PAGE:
Mein lieber Dr. Tenma.
Sehen Sie mich!
Sehen Sie mich!
Das Monstrum in meinem selbst ist so groß geworden!
— Johan Liebert
Who, ultimately, is the protagonist of this tale? Is it the ever suffering Dr. Tenma? Is it Anna, or is it Nina, the girl, now woman, hunting her own brother? Or is it Johan, the ever present shadow upon the world, never far from reach but always out of grasp? The question may seem to have a simple answer but, as this volume develops, the line between protagonist and supporting characters is blurred in order for the narrative to expand to the necessary scope.
Spoilers for Volumes 1 & 2 ahead
At first blush, it would seem that our dear Dr. Tenma is the protagonist of the story. He has been the focus of the most number of chapters, was the focal character for the entire first half of volume 1, and is the character with which all the action revolves around. Except. . .he isn’t. Johan is the lynchpin of the narrative, with Tenma reacting to his machinations and actions, chasing after him while he himself is being chased by the law for crimes, specifically murders, he did not commit. Although, it can be argued that Tenma is responsible for those crimes, even if he is not the perpetrator, and certainly this is how Tenma sees them, as his failures and shortcomings, a stain on his soul that threatens to color the whole thing red with the blood of others.
Then, does this make Johan the protagonist? Surely not. He isn’t even seen in Volume 2 and his actions are diametrically opposed to the frame of the series, used instead as the motivator for our main character(s). Which just leaves Anna. She was the focal character for a decent chunk of the second half of volume 1, when Tenma was absent from the narrative, albeit briefly, and her own quest to hunt Johan and finish the job she began all those years ago is just as central to the narrative as Tenma’s own hunt, the two paralleling each other throughout the volume. However, she too drops out of the narrative for the first half of the volume and her quest pivots around Johan’s actions as well.
Maybe, then, we can conclude that there is no protagonist, no main character with which to follow, and instead this is an ensemble piece, which it is, with Lunge and Eva and Deiter and, to a lesser extent, Otto, rounding out the larger cast as Tenma and Anna and Johan continue their dance. But, that, too, isn’t quite right. Johan is the spectre in the darkness, the prime antagonist, while Tenma is the prime protagonist, the initial mover and the person with which the narrative hyper focuses on. . .at first.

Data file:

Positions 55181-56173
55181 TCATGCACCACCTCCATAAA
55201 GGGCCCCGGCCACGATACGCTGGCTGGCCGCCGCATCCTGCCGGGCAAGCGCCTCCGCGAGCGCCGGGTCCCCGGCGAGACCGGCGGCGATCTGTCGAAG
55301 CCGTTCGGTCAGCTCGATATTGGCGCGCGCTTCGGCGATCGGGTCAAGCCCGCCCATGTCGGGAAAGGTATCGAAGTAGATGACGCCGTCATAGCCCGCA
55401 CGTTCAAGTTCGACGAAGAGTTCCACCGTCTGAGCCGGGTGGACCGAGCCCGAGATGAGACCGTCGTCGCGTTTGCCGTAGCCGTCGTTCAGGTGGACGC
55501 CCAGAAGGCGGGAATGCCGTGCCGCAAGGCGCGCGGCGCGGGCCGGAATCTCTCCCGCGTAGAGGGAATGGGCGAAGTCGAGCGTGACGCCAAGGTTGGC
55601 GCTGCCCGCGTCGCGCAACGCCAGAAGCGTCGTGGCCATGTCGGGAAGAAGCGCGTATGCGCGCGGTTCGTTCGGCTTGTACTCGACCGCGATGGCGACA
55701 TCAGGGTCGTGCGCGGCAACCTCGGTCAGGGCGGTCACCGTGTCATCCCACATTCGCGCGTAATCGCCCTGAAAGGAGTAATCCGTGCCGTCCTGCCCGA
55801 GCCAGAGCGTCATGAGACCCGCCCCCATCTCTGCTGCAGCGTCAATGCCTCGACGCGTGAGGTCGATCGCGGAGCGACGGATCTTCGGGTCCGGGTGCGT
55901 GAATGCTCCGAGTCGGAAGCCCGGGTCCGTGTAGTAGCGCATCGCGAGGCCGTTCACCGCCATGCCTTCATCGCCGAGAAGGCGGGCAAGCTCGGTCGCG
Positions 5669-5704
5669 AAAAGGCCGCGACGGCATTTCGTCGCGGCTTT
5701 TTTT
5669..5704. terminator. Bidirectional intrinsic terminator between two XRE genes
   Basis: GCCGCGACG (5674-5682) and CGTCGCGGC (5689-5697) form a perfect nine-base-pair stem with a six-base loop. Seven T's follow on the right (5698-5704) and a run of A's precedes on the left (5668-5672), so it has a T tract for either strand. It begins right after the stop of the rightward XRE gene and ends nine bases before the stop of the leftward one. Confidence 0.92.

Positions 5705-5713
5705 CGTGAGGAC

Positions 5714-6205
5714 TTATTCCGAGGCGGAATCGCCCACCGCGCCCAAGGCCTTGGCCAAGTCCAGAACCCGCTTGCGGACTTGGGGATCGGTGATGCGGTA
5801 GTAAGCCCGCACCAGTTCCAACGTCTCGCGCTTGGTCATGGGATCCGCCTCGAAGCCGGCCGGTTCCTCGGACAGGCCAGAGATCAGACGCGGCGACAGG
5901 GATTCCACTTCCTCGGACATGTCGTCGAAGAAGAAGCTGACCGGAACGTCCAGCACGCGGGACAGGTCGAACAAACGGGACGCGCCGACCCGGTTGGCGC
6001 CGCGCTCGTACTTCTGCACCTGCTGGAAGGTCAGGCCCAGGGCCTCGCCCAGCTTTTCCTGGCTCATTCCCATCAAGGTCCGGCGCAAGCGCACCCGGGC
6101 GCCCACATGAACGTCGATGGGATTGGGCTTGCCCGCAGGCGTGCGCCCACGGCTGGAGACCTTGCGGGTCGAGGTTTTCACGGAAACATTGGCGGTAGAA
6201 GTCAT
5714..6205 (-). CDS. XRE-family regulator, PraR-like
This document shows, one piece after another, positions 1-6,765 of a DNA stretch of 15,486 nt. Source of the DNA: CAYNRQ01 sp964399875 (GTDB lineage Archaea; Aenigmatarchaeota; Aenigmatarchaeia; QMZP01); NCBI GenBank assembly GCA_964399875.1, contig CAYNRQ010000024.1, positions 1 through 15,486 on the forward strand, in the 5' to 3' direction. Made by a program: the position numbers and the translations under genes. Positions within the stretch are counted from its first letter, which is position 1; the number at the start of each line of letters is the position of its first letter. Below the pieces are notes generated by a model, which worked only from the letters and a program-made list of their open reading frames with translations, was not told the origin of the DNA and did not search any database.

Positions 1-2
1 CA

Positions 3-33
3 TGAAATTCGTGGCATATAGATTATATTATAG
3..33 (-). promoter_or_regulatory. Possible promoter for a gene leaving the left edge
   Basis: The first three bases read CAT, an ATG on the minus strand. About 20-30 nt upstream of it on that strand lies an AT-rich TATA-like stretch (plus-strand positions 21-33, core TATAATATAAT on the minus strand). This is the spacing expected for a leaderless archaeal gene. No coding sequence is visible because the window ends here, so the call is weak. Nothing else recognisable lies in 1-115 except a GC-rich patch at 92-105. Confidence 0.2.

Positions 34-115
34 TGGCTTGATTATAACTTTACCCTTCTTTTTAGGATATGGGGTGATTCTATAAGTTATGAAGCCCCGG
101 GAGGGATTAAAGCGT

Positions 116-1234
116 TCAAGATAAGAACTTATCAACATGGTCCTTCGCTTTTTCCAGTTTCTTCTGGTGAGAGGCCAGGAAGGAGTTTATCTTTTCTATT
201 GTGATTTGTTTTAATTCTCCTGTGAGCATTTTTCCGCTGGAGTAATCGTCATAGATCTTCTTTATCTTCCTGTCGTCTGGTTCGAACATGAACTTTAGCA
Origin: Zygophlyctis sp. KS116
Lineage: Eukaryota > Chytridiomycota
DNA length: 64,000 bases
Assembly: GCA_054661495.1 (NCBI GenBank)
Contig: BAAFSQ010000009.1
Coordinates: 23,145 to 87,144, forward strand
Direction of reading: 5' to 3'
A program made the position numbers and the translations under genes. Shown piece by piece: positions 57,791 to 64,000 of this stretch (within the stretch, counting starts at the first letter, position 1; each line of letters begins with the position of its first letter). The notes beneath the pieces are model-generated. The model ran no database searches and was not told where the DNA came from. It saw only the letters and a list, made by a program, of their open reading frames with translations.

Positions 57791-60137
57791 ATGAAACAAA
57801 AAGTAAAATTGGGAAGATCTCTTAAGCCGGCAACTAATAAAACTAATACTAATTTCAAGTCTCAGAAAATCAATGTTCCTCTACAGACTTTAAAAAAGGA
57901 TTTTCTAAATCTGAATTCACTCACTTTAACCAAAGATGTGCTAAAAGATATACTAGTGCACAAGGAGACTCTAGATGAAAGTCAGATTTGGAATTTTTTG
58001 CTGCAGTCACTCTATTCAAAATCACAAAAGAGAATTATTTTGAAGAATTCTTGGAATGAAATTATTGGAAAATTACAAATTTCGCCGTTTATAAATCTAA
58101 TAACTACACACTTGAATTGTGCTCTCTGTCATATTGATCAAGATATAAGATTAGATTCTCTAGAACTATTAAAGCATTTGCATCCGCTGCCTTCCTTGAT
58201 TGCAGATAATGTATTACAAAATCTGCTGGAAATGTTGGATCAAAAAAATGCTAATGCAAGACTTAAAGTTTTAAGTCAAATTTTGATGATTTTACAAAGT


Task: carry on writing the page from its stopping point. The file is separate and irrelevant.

As I said earlier, after the midpoint of volume one, Dr. Tenma disappears from the narrative for a few chapters as we focus instead on Anna. By the end of volume 2, the number of chapters and pages where Tenma is the focus, or even the opener of a chapter, has dwindled. Chapters, 26-31 are split between Anna and Tenma while 24 & 25 are entirely focused on Lunge and Eva respectively. The volume itself opens on Otto, who happens to run into Tenma, and from there, Tenma shares more of his page counts with Otto, and then later Dieter. He flit in and out of the limelight, slowly receding further and further from the center, as others are placed there instead.
And the beauty of it all is, we need this for the narrative to remain fresh and expansive, for “Monster” is as much about the demons inside us all as it is about how to deal with ultimate evil, if there is even such a thing. With each new character, with each new focus, the catalog of experiences and mistakes and regrets and decisions grows, so that by the end, we will have amassed a great knowledge of what it means to be human, what it means to do good or bad or evil and all the ways they bleed into each other along the way. What it means to value the lives of others and why those who do not fail to understand what being human is.Continued below
Were Urasawa a lesser creator, the engagement with the narrative would drop every time Tenma, or Anna, disappears from the narrative. But instead, he keeps it interesting, and trains us early on to accept the changing focal characters so that when we cut to a chapter of Anna reminiscing with the hitman-turned-chef she stayed with while she learned to shoot a gun, the story flows and we are not wondering what Tenma and Dieter are up to, nor are we asking where the action is. This holds true, too, for when we cut away to Lunge or Eva, learning about their lives now and the loneliness their obsessions have begotten, and the way their personalities will drive them back towards Tenma.
Next week, Volume 3 (vol. 5 & 6 of the original release) and a discussion of the psychology of “Monster.”